It\’s not just that his solutions are wrong, it\’s that his basic facts about the real world are.

Payments for investment purposes, whether for direct investment or portfolio investment will all require prior consent for payment.
Payments for speculation will be subject to quota allocation, which could be withdrawn at any time.

And his solution is entirely fascist. You only get to send your money where The State thinks it appropriate that you do. Quite apart from anything else he\’s entirely missed that the past 30 years of the free movement of capital have at the very least coincided with, although I would insist caused, the greatest reduction in human poverty in the history of our species. He would undo all of that just so that he could tell rich people what to do with their money.

Which century is Richard Seymour living in?

I\’m not entirely convinced that it\’s this one.

But what does the banking system do that we actually need? In the present system, banks perform a number of functional requirements. Commercial banks operate as a clearing house for bills of exchange, thus reducing the costs of circulation and ensuring the quality of those bills as a measure of value.

Banks can do that, certainly. It\’s even possible that some of them do, occasionally, deal with bills of exchange (although that particular function is more likely to be found in an invoice factoring company these days). But to describe it as a core function or competence of 21 st century banking would be more than a little odd.

It would be as if the writer\’s knowledge of how banking works were cribbed from some 19th century explanatory or polemical tome….oh, wait, yes, I do see the problem.

It would require taking as much of the economy out of the market as possible and placing it under direct popular control. It would require, in short, a sustained popular challenge to capitalist power,

It just never ceases to amaze me how people continue to get this wrong. Capital, capitalism, and markets are simply entirely different things. Different axes. One can have a non-capitalist system which contains markets just as one can have a capitalist system without them. And of the two it is vastly more important that we continue to have markets than that any form of capitalism survives.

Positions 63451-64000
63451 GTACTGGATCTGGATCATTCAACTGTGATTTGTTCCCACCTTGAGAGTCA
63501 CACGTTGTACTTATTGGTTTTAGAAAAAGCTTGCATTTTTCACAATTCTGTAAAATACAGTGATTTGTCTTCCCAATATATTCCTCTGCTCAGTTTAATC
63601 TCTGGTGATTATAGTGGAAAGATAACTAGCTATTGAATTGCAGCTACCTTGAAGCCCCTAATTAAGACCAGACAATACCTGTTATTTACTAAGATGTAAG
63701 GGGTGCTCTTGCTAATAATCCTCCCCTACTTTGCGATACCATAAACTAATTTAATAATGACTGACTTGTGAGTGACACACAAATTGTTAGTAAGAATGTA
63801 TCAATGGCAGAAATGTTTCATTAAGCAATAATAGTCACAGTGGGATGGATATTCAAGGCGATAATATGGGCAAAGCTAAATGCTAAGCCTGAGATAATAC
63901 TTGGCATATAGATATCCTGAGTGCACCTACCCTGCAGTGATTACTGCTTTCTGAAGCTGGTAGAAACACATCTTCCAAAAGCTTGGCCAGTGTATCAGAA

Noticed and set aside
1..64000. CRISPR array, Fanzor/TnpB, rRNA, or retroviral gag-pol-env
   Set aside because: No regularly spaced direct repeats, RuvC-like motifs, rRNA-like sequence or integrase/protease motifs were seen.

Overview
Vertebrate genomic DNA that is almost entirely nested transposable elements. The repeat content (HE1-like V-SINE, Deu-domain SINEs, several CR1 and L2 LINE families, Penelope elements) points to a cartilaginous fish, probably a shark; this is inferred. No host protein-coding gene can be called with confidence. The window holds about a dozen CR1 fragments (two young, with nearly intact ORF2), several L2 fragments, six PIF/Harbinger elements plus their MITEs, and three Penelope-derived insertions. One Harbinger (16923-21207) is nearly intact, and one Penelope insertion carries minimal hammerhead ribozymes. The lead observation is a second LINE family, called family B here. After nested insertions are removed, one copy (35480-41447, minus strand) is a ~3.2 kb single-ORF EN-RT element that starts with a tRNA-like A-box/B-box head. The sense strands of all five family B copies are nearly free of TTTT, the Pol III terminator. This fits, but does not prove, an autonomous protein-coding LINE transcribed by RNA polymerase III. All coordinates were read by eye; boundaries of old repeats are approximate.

I really just don\’t get why people continually confuse the two.

In which we praise the Australian command of language

And the courage of a newspaper to print such joyous prose:

“There are some ideas so absurd,” said George Orwell, “that only an intellectual could believe them.” There are other ideas, even absurderer, that only The Conversation could deem worthy of public discourse.

The Convo, a sort of undergrad Onan the Barbarian’s soggy biscuit circle taken to its natural, digital conclusion, reached new heights of frantic monkey spanking last week with an otherwise po-faced suggestion that all Australian drinkers be issued with an ID card that would track their grog purchases.

Mmm, Orwellian. But wait, there’s more surveillance state goodness where that came from. Through the magic of modern technology, the card could scold them at the checkout for drinking too much and even whack a punitive and sharply escalating tax hit on punters as the night wore on and they nudged it just a little too enthusiastically, at least for the straighteners and punishers at The Conversation.

Not even the current leadership of the ALP is suicidal enough to go down this path. They will empty your superannuation accounts before moving in on your drinking money. The desperate politicians of Cyprus, facing the prospect of national bankruptcy, decided to steal the savings of Russian mafia bosses instead of doing something like this. Even a censorious puckered arse like Abbott, who might in the darkest corners of his shrivelled heart, enjoy the misery such a system would bring, and, possibly, the encouragement it might offer to church going if the altar wine was exempt … even he could probably not be moved in this direction. No matter how much Cardinal Pell urged him on from the cloisters.

There is only one political party with the balls-out craziness to get fully behind this scheme. I think I’m going to have to withhold my usual sympathy vote from the Greens until I hear them swear on a stack of lentils that they will never endorse the idea.

Just marvellous.

I can think of several UK blogs which could be described as soggy biscuit circles. Although I doubt very much that I\’d ever be able to find a UK newspaper that would let me say so in print.

In which I disagree with Suzanne Moore

but protein and decent vegetables are beyond a food stamp budget. You cannot lecture people about healthy diets when fresh produce is so expensive.


Sure, out of season strawberries are expensive but basic decent fresh food which you then prepare yourself is vastly cheaper than supermarket Shergar lasagne.

As John B regularly says, it\’s entirely possible, even in the most austere food desert in the country, to make a nourishing, tasty, filling meal out of fresh ingredients for £1 a head.

Piss easy in fact.